Researching is, to me, delicious, as it involves reading, and is something I’ve been doing for fun for years. I love going to the British Library and digging out something amazing that will give me insight into an era or a person or a mindset, too. Editing, as a journalist comes naturally to me, as I’ve spent years trying to get my point across inside the strict confines of a word count or a box. I genuinely love tweaking and fine tuning a line or a paragraph and slashing and burning like a demon… So, yeah, the writing is the hard bit. Writing when you don’t want to do it; writing as a full time job; the physical strains that come with endless hours of sitting in one place and not moving because you’re so focussed on trying to get something down, or trying to hit a deadline: the worst is writing on a bad day and knowing nothing is any good and feeling like it’ll never be any good again. But sometimes you hit a stretch where writing is as joyous as flying in a dream, and that’s what makes it so addictive.
Are there any authors whose books have made an impact on you? What type of book do you enjoy reading for pleasure, and what are you reading now?
Argh – so many! I read a lot of Dickens and Hardy and all the Brontës as a teenager, when I was truly discovering what literature meant, and I am one of those people who re-reads treasured books over and over – so I think my idea of a good book is probably rooted in the Victorian: all those angels and villains and tragedies and romances: and hundreds of pages to keep you going on cold winter nights. The comedy of Austen made me realise how important being funny is – and how comedy can work in dialogue – for that reason I always go back to Nancy Mitford, too. So witty and glamorous and arch. And I love a 1930s/40s writer called Dorothy Whipple (published by Persephone books) who’s all about the domestic and often, the dark. More recently I’ve discovered the brilliant Sally Rooney – the way she effortlessly nails the interaction between men and women, and all the things we leave unsaid, with such light touch is so CLEVER. I hugely admire writers who have a sense of the world that’s very textural and sensual like Emma Cline and Imogen Hermes Gowar. And writers who are a bit odd (in a good way) like Lauren Groff and Sarah Perry. Oh and Sarah Waters is queen (the Victorian thing again – but also, she’s funny. Which I appreciate).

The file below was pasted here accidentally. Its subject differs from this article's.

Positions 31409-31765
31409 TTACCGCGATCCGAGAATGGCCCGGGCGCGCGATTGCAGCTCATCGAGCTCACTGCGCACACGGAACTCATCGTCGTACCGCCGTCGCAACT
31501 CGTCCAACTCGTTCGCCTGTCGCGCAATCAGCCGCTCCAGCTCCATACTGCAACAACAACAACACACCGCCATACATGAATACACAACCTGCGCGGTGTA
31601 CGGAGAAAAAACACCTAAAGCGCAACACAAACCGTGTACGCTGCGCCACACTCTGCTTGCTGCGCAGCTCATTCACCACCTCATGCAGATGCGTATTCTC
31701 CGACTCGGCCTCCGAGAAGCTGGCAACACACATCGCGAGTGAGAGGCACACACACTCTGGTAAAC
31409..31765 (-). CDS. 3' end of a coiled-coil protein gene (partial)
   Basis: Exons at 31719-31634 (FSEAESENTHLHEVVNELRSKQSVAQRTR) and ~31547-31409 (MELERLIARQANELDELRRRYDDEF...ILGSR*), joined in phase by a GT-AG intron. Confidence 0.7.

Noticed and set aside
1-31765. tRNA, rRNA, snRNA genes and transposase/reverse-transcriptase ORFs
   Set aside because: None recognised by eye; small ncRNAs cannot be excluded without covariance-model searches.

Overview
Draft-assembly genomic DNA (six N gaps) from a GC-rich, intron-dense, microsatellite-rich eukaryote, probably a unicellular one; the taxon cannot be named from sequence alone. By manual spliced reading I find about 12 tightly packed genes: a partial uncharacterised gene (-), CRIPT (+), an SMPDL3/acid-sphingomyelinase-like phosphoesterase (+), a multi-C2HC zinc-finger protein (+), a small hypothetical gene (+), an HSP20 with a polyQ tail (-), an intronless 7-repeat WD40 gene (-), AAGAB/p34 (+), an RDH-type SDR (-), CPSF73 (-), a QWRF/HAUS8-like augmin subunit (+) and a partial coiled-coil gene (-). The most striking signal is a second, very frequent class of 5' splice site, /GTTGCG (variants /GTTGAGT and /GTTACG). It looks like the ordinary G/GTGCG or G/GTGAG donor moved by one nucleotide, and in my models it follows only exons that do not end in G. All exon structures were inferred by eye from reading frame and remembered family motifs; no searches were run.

Finally, if you could only keep 5 books on your bookshelf, which ones would it be and very briefly, why?
Horrible idea! But if I’m being realistic about this, it would be the tried and tested comforting classics I read over and over and never get bored of: Jane Eyre (I still cry at the end, and have read it at least 20 times), David Copperfield (nice and hefty, endlessly amusing), Tess of the D’Urbervilles (tragic and beautiful), Pride & Prejudice (funny and light) and because I need historical biographies in my life, Antonia Fraser’s brilliant, novel-like biography of Marie Antoinette.
My thanks to Kirsty of Atlantic Books for the invitation to take part in the tour to celebrate the paperback publication and for Anna-Marie for kindly answering my questions. I wasn’t able to review in time for the tour but I couldn’t resist buying a copy of the gorgeous hardback to read when I can. Doesn’t it look fabulous.
ABOUT THE AUTHOR
The Illumination of Ursula Flight is my debut novel. I’m also a freelance journalist. I live in London. Find me on Twitter @writercrow